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South Korea Hopeful U.S. Will Allow Longer-Range Ballistic Missiles

The South Korean government is somewhat hopeful the United States will permit it to manufacture ballistic missiles with longer ranges than those now permitted under a 2001 bilateral agreement, the Korea Herald reported on Wednesday (see GSN, May 16).

The matter is anticipated to be raised during meetings next month between the defense and foreign policy chiefs from Seoul and Washington, according to sources in the South Korean capital.

"The government is cautiously optimistic about the possibility of the allies reaching an agreement to extend the range," an anonymous government insider said in an interview with the Herald. "The issue for now is how much longer we can extend the range."

Hoping to dissuade longtime foe North Korea from new armed hostilities, South Korea wants permission to manufacture high-altitude missiles that can strike anywhere in the North. Under the existing agreement, Seoul may not develop ballistic missiles with ranges farther than 186 miles or that can deliver explosive payloads heavier than 1,100 pounds.

"There is still uncertainty as the U.S. government still appears split over it," the source said. "It has yet to finalize its direction on this issue."

Former Defense Undersecretary Michele Flournoy recently told the Yonhap News Agency that other deterrence measures should be looked at before the South begins to manufacture improved ballistic missiles.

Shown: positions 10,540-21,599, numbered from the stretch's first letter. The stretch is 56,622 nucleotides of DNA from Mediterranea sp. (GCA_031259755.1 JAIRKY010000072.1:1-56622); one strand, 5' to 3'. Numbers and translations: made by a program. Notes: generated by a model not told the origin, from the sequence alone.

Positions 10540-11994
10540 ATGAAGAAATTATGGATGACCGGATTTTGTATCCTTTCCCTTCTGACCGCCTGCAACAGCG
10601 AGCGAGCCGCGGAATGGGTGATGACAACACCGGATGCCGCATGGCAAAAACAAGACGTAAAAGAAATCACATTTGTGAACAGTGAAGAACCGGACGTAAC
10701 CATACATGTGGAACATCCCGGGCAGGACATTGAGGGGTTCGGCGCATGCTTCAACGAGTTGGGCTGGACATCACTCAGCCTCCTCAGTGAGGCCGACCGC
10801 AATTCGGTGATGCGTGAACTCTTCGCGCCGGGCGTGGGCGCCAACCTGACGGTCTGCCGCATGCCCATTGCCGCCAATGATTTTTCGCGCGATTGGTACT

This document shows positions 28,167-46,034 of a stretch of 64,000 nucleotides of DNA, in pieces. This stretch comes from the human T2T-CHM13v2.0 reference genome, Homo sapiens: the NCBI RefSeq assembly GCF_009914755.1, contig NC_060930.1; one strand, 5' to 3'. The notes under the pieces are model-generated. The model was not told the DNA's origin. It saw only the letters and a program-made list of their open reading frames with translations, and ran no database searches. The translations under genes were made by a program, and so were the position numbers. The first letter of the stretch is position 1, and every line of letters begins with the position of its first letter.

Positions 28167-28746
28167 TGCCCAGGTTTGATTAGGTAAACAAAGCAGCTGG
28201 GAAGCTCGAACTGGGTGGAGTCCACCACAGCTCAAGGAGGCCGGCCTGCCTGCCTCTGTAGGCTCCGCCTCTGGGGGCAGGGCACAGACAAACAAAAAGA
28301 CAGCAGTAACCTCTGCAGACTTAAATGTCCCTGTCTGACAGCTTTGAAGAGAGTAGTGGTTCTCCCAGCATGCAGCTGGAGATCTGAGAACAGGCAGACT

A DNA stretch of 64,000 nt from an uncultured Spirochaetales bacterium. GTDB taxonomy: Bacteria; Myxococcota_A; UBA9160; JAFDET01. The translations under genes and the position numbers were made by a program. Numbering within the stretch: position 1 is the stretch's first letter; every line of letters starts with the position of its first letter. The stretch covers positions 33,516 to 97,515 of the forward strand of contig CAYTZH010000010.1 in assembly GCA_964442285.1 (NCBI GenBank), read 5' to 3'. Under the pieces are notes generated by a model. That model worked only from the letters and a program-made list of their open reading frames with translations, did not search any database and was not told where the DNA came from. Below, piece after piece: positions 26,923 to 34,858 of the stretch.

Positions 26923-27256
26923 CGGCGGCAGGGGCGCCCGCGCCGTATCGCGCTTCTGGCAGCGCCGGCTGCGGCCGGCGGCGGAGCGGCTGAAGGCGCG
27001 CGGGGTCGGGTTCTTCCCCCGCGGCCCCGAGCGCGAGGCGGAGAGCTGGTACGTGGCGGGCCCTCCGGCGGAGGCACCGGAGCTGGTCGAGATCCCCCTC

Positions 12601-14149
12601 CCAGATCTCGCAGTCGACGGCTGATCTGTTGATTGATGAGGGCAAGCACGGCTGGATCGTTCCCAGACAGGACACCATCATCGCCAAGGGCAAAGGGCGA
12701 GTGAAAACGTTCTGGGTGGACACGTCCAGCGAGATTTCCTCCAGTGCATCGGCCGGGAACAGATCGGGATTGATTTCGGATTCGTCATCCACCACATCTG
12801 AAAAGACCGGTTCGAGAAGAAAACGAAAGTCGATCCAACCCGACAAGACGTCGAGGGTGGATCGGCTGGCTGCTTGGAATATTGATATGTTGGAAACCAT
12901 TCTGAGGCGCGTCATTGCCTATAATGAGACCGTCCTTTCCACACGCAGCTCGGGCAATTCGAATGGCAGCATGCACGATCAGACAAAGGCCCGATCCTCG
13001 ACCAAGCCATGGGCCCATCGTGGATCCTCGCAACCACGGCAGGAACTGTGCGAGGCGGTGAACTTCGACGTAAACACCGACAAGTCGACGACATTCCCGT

Seoul is understood to be pressing the matter now as it is concerned the Obama administration will have less room to maneuver on the issue as November presidential voting grows closer.

Washington is wary of permitting South Korea to develop longer-range ballistic missiles as such a move is likely to antagonize North Korea. However, there are differing views inside the Obama administration. The Pentagon is supportive of South Korea gaining new missile capabilities that can support allied forces while the State Department is concerned it would negatively impact nonproliferation objectives, according to the newspaper.

For South Korea to have the ability to strike every key armed forces asset in the North, it would need missiles that can travel a minimum of 497 miles, according to defense analysts.

"South Korea is a sovereign nation. We don’t need to have such a restriction on our sovereign right (of defense)," Chung-Ang University international studies academic Kim Tae-hyun asserted.

The right to manufacture more capable missiles and actually building and deploying them are two different matters, according to Kim. "(After revising the pact to allow South Korea to develop longer-range missiles), we can have a strategic option over whether to develop or deploy them. This can be our means to fend off North Korea's provocations."

"Beyond political, diplomatic logic, what is crucial is to secure adequate missile technology, which is more important than getting combat fighter jets," Korea Defense and Security Forum senior research fellow Yang Uk said. 

South Korea must have the ability to defend itself against North Korean weapons of mass destruction, Korea Institute for Defense Analyses researcher Shin Beom-chul said. "We need to have both sufficient defense and offense capabilities. When there are signs of attacks using WMDs, we need to rapidly respond to them."

The South's existing cruise missiles, which do not have mandated range restrictions, "are slow and lacking the rapid strike abilities," he said (Song Sang-ho, Korea Herald, May 16).

Note to our Readers

GSN ceased publication on July 31, 2014. Its articles and daily issues will remain archived and available on NTI’s website.

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